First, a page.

The late Senator Gaylord Nelson. (Photo: Fritz Albert)
April 22nd marks the 40th anniversary of Earth Day, a national event that was started by the late Senator Gaylord Nelson. Nelson captured the fervor and national sense of social activism of the 1960s to push an environmental agenda in Congress and around the country. Bill Christofferson wrote a biography of Gaylord Nelson called The Man From Clear Lake. He talks with host Steve Curwood about Nelson’s life and legacy as an environmentalist before his time.
CURWOOD: From the Jennifer and Ted Stanley Studios in Somerville, Massachusetts—this is Living on Earth. I’m Steve Curwood.
YOUNG: And I’m Jeff Young. This week a special program commemorating Earth Day at 40: Past, present and future visions of the modern environmental movement. Coming up, a conversation with the first and current Administrators of the EPA. But first, the year 1970.
[MUSIC: The Beatles “Let It Be” from Let It Be (EMI Records 2009 Reissue)]
CURWOOD: Topping the billboard chart on April 22, 1970—The Beatles. Paul McCartney announces he’s leaving the group.
YOUNG: It was a chaotic, contradictory era. Other hits that year: “I Think I Love You” by the Partridge Family—and “War” by Edwin Starr.
CURWOOD: In 1970 the minimum wage was a dollar sixty. A first class stamp was six cents.
YOUNG: Americans first started pumping their own gas in 1970. Regular cost 36 cents a gallon.
CURWOD: And the average car got—well, there were no federal standards for miles per gallon back in 1970. American Motors came out with the Gremlin.
YOUNG: A popular bumper sticker read “War is not healthy for children and other living things”. And President Nixon reduced the number of U.S. troops in Vietnam to 280 thousand.
CURWOOD: On April 22nd 1970, Wisconsin Senator Gaylord Nelson, one of only three senators to vote against the Vietnam War early on—and founder of Earth Day, delivers this speech:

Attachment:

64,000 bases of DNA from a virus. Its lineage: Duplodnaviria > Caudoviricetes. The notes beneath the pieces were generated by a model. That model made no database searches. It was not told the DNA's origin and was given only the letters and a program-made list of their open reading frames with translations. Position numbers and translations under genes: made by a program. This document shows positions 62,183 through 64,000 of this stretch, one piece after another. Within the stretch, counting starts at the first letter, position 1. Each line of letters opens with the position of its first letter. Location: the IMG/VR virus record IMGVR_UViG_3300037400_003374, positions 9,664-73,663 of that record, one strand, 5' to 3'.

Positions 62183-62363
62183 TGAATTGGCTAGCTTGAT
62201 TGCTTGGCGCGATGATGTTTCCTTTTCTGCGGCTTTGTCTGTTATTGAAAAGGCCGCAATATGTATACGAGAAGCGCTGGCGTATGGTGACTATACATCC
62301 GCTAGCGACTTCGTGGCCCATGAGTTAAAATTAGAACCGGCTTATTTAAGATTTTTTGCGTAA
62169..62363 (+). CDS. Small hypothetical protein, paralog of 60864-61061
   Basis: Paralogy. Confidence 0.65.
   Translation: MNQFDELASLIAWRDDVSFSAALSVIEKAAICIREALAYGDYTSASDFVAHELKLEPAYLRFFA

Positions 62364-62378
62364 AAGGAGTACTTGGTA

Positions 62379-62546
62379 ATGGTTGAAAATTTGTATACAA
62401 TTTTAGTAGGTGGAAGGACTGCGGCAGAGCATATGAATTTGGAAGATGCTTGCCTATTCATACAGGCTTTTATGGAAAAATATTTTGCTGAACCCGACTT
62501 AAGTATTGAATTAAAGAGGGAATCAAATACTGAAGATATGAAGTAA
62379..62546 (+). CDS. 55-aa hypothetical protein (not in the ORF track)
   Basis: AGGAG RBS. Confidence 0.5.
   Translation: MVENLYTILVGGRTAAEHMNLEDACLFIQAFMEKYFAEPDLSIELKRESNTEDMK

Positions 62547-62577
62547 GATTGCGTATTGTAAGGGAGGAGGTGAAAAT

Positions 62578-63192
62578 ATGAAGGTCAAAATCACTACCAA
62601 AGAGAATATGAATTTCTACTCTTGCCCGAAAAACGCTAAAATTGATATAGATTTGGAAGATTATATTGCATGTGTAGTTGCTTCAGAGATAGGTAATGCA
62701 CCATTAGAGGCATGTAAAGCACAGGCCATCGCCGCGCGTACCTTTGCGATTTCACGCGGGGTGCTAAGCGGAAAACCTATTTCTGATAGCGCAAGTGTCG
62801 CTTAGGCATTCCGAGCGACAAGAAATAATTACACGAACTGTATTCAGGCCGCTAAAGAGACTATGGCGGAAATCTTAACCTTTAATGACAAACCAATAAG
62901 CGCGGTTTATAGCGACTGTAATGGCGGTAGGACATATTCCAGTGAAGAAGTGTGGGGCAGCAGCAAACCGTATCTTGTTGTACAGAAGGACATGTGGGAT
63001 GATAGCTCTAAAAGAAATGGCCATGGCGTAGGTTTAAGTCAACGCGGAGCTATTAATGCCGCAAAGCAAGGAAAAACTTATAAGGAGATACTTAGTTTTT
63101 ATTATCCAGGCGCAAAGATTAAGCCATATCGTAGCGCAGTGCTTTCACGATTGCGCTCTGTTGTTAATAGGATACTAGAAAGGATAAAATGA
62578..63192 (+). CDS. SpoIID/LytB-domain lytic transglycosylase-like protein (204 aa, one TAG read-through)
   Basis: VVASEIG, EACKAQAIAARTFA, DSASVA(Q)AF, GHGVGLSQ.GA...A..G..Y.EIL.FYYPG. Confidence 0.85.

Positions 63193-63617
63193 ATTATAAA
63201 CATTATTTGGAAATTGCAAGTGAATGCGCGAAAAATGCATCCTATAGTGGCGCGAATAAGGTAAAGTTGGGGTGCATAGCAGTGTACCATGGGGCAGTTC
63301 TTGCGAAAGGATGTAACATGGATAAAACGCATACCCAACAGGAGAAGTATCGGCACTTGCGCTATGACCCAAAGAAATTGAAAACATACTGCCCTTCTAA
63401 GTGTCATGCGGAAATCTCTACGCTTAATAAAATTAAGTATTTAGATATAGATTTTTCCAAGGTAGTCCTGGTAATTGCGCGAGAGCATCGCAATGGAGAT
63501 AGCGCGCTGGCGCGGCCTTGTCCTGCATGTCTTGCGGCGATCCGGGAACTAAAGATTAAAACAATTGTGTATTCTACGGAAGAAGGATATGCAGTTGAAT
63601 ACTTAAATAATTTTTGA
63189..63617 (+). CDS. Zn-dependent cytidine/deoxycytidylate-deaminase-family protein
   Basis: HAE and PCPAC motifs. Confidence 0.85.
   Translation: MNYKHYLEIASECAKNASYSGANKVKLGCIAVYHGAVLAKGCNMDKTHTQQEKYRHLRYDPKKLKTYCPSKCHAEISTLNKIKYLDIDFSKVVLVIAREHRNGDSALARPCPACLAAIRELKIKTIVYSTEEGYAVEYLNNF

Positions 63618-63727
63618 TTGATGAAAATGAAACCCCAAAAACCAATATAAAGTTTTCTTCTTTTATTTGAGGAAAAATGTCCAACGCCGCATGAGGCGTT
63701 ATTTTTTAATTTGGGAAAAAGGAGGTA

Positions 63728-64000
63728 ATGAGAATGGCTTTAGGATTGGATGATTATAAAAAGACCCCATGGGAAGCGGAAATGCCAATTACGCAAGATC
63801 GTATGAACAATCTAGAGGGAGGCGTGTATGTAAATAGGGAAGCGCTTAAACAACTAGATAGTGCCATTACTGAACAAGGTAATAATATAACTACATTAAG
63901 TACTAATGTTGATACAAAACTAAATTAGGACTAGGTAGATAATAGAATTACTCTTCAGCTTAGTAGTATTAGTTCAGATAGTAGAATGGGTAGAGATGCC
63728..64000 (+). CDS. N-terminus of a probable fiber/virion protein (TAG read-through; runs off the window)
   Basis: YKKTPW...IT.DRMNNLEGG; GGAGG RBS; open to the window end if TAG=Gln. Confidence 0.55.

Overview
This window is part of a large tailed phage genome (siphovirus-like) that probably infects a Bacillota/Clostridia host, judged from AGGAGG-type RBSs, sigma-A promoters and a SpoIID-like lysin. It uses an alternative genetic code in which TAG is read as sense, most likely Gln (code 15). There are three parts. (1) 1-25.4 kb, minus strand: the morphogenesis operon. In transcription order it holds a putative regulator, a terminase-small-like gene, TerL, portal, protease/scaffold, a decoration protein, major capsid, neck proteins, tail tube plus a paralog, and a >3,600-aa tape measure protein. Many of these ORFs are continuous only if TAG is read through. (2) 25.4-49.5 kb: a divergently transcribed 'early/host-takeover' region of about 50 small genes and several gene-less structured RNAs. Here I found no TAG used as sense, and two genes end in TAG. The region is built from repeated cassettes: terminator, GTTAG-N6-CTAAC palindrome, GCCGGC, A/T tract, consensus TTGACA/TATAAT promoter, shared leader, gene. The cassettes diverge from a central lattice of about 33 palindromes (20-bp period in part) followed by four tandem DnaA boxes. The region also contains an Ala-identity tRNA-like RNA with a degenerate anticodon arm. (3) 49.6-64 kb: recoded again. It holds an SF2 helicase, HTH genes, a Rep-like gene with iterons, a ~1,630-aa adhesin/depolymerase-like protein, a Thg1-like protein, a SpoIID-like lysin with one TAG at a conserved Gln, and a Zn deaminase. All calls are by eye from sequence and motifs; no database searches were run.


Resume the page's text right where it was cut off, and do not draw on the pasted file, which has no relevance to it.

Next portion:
CURWOOD: It’s been 40 years since Gaylord Nelson posed that challenge at the first Earth Day. Now, for some understanding of the man who helped launch the modern environmental movement, we turn to his biographer. Bill Christofferson, who wrote “The Man from Clear Lake”.
CHRISTOFFERSON: It’s a little town of – at the time – about 700 people up near the Minnesota border, and the way he described it his childhood was idyllic. He spent all of his time in the outdoors, hunting and fishing and catching animals. He was just thoroughly an outdoor kid who grew up with appreciation for the environment. And it wasn’t anything he consciously cultivated or made it a decision at some point—I’m going to be an environmentalist, he said he always was one.
CURWOOD: As I understand it, he grew up, well, with a lot of privilege in his little town, he’s probably one of the richest families, his dad was a doctor?
CHRISTOFFERSON: Well, to the extent that there was any wealth in Clear Lake, I guess, his father was a country doctor, his mother was a nurse. He grew during the Depression—it was the days when his doctor wasn’t someone who was particularly concerned about money as much as he was about his patients.
And he often got paid in kind with a chicken or firewood or some times nothing. But, yeah, they were more or less the first family of Clear Lake—they’re very politically active they were Progressives back in the days of “Fighting Bob” La Follette one of Wisconsin’s famous Progressives. He grew up kind of steeped in politics.
And Gaylord would say he learned a lot of things growing up in a small town and to him he would say the most important one was civility—that when you live in a village of 700 people you really have to get along with everybody and you have to treat them with some respect, the way that you would like them to treat you because you’re going to see them again the next day, and the day after that. It was something that he carried over into his political life and he really tried to get along with everybody and not personalize political disagreements.